Previously we considered how things could change for established and emerging technologies and markets, before looking at what ecosystems could tie everything together. We then revealed the changing nature of the relationship between integrators and end users. Here, in the final part of this AV2030 series, Ian McMurray details where the opportunities lie for the industry, but cautions that they could come with significant risks.
Given what’s going away, what’s changing and what’s coming over the next 10 years – what does the AV industry see as the threats and opportunities it faces?
“The opportunities are in value-added services and the increasing need for them,” says Sean Wargo, who is senior director of market intelligence for AVIXA. “The threat is in expanding competition as new and non-traditional provider firms are lured to the growing opportunities. With a better than GDP growth outlook for the sector, you can be sure competition will increase – but rather than fighting over scraps, we see a growing pie with lots for all. The key will be how firms differentiate themselves. Staying in the low-end fray of installation only will be a tough place to sit. Some companies will buy solutions on price alone, as is always the case, but savvy providers will know when to cut and run from a bad deal, which will be one in which quality of experience is compromised too much in favour of lower cost. That’s easier said than lived, of course.”
Jasmin Stemmler, product marketing manager, NEC Display Solutions Europe, warms to the theme. “The shift to become a turnkey solutions provider is both the opportunity and the threat,” she believes. “We expect elements of AV, IT and telecommunications to grow together and form joint ventures, or even integrate entirely. AV and IT are no longer separate. System integrators are becoming consultants for the entire project, not just one element of it. Telecommunications companies are already shifting to become integrators offering the complete solution – where, in the past, they would have stopped as soon as the cable hit the wall.”
“System integrators are becoming consultants for the entire project, not just one element of it”
Jasmin Stemmler, NEC Display Solutions
For Claire Kerrison, senior market analyst professional displays at Futuresource, smart buildings – if not smart cities – present a significant opportunity for the AV industry.
“Data will be central to the AV industry over the next decade and this will be particularly evident in the rise of smart buildings,” she considers. “The ability to offer end users tangible cost-saving measures as part of their AV upgrade will prove highly valuable to the entire industry.”
“But,” she continues, “mounting concerns regarding data privacy and ownership could hinder the potential for data analytics. Education and transparency with the general public on what is being captured, where it is stored and how it is analysed will prove crucial to eroding these concerns and allowing the full potential of big data/IoT to be realised.”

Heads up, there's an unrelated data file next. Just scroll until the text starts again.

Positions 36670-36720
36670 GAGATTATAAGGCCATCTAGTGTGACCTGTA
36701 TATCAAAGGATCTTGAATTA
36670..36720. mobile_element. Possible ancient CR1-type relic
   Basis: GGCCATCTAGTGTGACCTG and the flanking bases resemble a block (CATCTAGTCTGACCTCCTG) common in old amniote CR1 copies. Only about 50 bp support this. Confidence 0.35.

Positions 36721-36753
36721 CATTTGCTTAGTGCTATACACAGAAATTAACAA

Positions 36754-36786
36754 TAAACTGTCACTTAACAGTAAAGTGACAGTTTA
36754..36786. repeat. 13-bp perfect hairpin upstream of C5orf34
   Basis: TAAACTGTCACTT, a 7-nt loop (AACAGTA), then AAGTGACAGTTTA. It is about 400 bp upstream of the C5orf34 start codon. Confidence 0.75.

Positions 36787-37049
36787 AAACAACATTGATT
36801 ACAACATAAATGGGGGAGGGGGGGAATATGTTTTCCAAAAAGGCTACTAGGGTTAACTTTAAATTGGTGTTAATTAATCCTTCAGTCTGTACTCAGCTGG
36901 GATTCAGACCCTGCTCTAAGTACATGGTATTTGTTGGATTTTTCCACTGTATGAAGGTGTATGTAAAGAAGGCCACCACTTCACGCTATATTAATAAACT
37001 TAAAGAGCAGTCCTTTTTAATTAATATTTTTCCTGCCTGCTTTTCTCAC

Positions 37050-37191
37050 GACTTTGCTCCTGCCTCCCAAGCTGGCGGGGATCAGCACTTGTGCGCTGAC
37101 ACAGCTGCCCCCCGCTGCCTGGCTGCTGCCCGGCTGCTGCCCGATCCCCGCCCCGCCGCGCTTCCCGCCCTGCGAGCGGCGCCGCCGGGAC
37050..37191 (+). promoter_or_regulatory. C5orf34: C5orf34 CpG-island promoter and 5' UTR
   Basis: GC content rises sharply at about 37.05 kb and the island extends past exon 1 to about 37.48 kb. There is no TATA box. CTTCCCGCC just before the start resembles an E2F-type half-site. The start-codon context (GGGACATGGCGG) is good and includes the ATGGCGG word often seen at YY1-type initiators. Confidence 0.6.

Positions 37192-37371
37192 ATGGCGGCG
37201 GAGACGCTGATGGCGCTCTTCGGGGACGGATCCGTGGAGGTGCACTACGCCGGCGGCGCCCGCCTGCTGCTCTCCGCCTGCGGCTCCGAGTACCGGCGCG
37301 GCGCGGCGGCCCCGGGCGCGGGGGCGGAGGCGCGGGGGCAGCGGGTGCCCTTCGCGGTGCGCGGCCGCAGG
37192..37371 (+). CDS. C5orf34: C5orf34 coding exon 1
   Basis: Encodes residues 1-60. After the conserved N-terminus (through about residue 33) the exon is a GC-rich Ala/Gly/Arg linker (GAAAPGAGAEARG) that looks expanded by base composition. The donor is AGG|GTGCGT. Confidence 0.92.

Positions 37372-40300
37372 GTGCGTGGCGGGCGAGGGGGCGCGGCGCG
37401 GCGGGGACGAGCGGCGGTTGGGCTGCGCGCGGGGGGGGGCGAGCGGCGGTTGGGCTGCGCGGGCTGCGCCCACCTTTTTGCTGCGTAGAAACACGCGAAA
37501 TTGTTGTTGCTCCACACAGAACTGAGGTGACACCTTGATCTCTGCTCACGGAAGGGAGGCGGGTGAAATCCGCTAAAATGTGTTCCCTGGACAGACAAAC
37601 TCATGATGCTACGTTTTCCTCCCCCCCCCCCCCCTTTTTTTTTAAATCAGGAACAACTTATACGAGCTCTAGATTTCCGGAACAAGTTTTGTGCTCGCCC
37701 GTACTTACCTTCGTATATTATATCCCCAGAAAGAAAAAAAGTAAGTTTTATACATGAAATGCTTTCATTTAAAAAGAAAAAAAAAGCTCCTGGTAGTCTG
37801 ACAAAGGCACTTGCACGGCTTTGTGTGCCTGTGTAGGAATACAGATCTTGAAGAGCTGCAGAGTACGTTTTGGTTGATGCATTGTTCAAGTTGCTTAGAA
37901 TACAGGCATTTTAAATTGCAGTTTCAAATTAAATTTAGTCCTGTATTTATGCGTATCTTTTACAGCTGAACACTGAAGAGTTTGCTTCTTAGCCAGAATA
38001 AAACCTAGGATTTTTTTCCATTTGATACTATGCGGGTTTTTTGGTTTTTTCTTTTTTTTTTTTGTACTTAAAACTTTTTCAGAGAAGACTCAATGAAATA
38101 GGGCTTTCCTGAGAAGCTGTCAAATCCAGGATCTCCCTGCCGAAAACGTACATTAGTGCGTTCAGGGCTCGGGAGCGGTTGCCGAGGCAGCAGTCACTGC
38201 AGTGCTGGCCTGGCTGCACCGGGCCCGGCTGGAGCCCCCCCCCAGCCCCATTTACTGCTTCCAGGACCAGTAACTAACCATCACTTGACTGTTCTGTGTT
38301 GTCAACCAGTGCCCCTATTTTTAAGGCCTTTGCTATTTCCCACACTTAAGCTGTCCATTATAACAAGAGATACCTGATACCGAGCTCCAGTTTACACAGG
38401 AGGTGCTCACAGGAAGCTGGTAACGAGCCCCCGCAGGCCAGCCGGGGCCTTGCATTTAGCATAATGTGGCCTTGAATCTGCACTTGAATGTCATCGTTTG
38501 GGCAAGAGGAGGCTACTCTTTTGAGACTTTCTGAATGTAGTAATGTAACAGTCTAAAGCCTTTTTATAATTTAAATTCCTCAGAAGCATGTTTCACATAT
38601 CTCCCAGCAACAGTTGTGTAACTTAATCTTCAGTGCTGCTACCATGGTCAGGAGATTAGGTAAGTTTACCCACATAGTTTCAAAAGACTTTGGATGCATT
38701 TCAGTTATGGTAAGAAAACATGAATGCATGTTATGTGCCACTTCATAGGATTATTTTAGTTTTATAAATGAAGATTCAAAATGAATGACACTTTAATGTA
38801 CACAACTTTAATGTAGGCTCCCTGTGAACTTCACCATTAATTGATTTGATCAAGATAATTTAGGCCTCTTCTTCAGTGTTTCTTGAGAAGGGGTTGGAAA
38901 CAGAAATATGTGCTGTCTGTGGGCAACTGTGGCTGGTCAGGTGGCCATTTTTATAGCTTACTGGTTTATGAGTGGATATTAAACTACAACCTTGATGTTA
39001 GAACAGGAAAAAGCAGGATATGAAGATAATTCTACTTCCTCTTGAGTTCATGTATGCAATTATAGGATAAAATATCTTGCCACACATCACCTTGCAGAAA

Rob Smith, senior director, integrated systems sales at Shure, is positive about the future – in terms of growth in as yet underdeveloped markets, but also as users’ technology-dependence grows. He is, however, wary of the impact of the impact of a growing phenomenon that has become a source of concern to the channel.
“The simplification of many solutions used by our customers, and the ability of software to provide the functions that previously needed multiple pieces of hardware to achieve, can be seen as a threat to the traditional business model used by our industry in the past,” he says. “However: I believe that the opportunities available to those companies that can adapt and lead the coming changes point to a bright future for our industry.”
As noted previously: the challenge is for the channel to become increasingly creative and imaginative in identifying new – and, ideally, continuing – revenue streams.
The VR opportunity
And then there is the XR (VR, AR, MR) conundrum. Now an established event in the ISE calendar, the XR Summit implicitly acknowledges that extended reality is an opportunity for the AV industry. Frank Reynolds, who is European marketing manager at Antycip Simulation, is certainly a believer.
“New ways to collaborate will see our VR technologies become more widely adopted as VR gets easier for companies to work with their own data and simulation may become more of a necessity in some aspects of our learning curves,” he enthuses. “Virtual prototyping and simulation will become a necessity for a huge number of companies, and virtual content can open up doors for countless procedural training tools addressing a multitude of professional uses.”
Inevitably, in a look-forward of this nature, the industry’s predictions are based on extrapolations of what it sees and knows today: for the most part, that will always be the case, whatever we’re predicting. Change will be evolutionary, not revolutionary. That said: no-one should underestimate the likely impact of AI, big data and machine learning. In commercial terms, those inter-related technologies are still, relatively, in their infancy – but they have the potential to be transformative across the board: from the user experience to higher reliability and uptime, they will have more impact than any foreseeable development in either video or audio technology. And: the changes they will engender will be made possible by the universal interconnectivity that the Internet of Things will enable.
We may not be able to look forward to a 2030 where roads have been replaced by tubes, or apes are driving us around – or even to having our own personal helicopters, as predicted by Popular Mechanics in 1951 – but it’s clear that we will be able to look forward to an AV industry that continues to thrive.